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What im trying to do is continuously monitor all windows processes for Memory and CPU Usage,if a certain process exceeds a limit,i should be able to terminate it(provided that this app runs with admin rights) i have the following code

private PerformanceCounter theMemCounter = new PerformanceCounter(
    "Hyper-v Dynamic Memory VM",
    "Physical Memory",
    Process.GetCurrentProcess().ProcessName); 

But this is for a single process and i should know the process by name,Can you please guide me on this.

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closed as not constructive by techno, Jesse C. Slicer, peer, t0mm13b, Code-Apprentice Dec 21 '12 at 21:09

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Killing a process when it uses the most resources is the best way to ensure that the damage you'll do to the data it is producing is optimally unrecoverable. Especially effective on a busy dbase engine service. –  Hans Passant Dec 14 '12 at 14:32
    
@HansPassant i did not get you,are you saying its good? –  techno Dec 14 '12 at 14:34
    
can you tell the reason for downvoting? –  techno Dec 14 '12 at 15:34
    
@techno I think most people don't like the idea of terminating random processes. –  Conrad Frix Dec 14 '12 at 17:55

2 Answers 2

Process.GetCurrentProcess only refers to your program. Try Process.GetProcesses() to retrieve all processes currently running on the machine.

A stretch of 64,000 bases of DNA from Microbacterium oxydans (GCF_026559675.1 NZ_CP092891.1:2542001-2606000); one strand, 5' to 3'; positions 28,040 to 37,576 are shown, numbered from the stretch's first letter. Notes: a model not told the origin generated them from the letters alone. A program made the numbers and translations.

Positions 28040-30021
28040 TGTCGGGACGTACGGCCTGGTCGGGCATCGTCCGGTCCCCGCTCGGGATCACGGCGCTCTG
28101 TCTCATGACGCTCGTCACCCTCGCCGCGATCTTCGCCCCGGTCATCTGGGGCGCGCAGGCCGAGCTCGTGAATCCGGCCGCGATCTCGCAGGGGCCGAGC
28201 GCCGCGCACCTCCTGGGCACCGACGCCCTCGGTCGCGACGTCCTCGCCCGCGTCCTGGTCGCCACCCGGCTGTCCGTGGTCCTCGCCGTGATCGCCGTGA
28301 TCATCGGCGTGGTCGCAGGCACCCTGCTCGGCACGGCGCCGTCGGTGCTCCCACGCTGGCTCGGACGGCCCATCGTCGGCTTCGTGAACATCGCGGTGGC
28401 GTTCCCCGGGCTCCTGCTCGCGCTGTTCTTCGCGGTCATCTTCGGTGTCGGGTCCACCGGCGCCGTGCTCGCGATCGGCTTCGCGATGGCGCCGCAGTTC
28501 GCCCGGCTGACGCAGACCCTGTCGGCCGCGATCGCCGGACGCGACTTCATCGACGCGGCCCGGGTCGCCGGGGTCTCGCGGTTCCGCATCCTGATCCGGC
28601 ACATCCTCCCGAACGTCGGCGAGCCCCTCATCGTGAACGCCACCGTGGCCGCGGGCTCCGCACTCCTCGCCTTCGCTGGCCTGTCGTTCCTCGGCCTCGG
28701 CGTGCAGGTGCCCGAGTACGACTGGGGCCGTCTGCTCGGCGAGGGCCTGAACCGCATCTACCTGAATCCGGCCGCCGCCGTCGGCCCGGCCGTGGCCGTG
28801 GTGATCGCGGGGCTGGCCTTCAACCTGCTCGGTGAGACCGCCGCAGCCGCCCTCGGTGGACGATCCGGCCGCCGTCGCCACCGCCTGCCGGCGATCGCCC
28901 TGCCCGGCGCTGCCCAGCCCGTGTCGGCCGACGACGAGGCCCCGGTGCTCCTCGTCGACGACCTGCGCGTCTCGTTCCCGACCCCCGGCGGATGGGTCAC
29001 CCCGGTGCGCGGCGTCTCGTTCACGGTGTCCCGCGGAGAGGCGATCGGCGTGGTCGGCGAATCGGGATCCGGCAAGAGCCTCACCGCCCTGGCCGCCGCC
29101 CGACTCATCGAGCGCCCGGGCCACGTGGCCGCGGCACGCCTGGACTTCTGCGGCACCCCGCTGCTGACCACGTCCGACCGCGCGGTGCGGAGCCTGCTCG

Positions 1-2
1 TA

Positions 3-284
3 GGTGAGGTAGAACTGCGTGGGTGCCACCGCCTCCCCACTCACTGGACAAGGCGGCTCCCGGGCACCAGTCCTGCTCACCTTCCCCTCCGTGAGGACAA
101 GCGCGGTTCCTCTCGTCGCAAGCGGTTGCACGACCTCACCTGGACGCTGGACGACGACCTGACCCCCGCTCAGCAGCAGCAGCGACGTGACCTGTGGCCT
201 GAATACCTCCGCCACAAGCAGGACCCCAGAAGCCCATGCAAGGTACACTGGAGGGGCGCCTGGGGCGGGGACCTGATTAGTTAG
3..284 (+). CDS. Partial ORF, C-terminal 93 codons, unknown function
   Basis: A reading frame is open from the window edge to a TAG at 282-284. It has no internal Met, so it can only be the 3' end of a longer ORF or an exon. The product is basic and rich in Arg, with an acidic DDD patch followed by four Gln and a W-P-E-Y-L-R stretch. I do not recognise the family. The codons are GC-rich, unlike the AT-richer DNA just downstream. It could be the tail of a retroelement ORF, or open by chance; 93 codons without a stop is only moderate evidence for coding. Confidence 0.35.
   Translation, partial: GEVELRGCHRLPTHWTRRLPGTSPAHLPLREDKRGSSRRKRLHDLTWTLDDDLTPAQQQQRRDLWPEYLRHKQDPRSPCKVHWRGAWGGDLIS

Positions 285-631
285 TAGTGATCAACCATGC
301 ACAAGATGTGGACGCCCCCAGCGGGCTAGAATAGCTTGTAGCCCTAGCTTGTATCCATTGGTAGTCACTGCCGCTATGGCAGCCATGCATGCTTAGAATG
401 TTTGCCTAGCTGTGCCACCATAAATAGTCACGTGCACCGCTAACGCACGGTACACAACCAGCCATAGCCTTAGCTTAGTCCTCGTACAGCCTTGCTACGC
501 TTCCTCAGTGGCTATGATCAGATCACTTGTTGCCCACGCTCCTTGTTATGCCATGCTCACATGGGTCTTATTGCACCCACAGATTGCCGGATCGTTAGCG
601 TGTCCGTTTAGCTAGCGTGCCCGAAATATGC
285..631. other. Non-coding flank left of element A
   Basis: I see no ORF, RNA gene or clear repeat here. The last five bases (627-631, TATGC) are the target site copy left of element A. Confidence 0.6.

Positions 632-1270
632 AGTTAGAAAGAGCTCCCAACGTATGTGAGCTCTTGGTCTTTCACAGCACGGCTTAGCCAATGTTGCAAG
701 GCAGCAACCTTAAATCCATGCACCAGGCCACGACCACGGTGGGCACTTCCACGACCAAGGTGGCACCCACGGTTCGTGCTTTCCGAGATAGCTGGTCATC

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Can you elaborate am asking for monitoring –  techno Dec 14 '12 at 14:49
    
Not sure what you're asking for. GetProcesses will return an array of Process instances describing the processes currently running on your computer. These instances provide a wealth of information, including memory usage. They also provide methods to kill or otherwise interact with the processes. I suggest you take a look at the Process class documentation –  Pierre Dec 14 '12 at 15:27

Here's some quick code to know how much private memory exists per process:

        foreach (var process in Process.GetProcesses().OrderByDescending(process => process.PrivateMemorySize64))
        {
            Console.WriteLine(process.ProcessName + ": " + process.PrivateMemorySize64 + " bytes");
        }

Though, please listen to Hans Passant, he's right. Killing processes indiscriminately is not a great idea. If you are worried about something taking up a lot of memory, see if the manufacturer has a way to limit it (like SQL Server) or, if it's your own code, FIX IT.

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Thanks is there a way to reduce process priority rather than killing it –  techno Dec 14 '12 at 15:35
    
Absolutely there is. process.PriorityClass is a read/write property which takes a ProcessPriorityClass enumeration value: Idle, BelowNormal, Normal, AboveNormal, High, and RealTime. You might want BelowNormal. –  Jesse C. Slicer Dec 14 '12 at 15:48
    
Thanks Jesse,my question is getting downvoted i have voted to close it,can you help me improve the question or help me close it. –  techno Dec 14 '12 at 15:50

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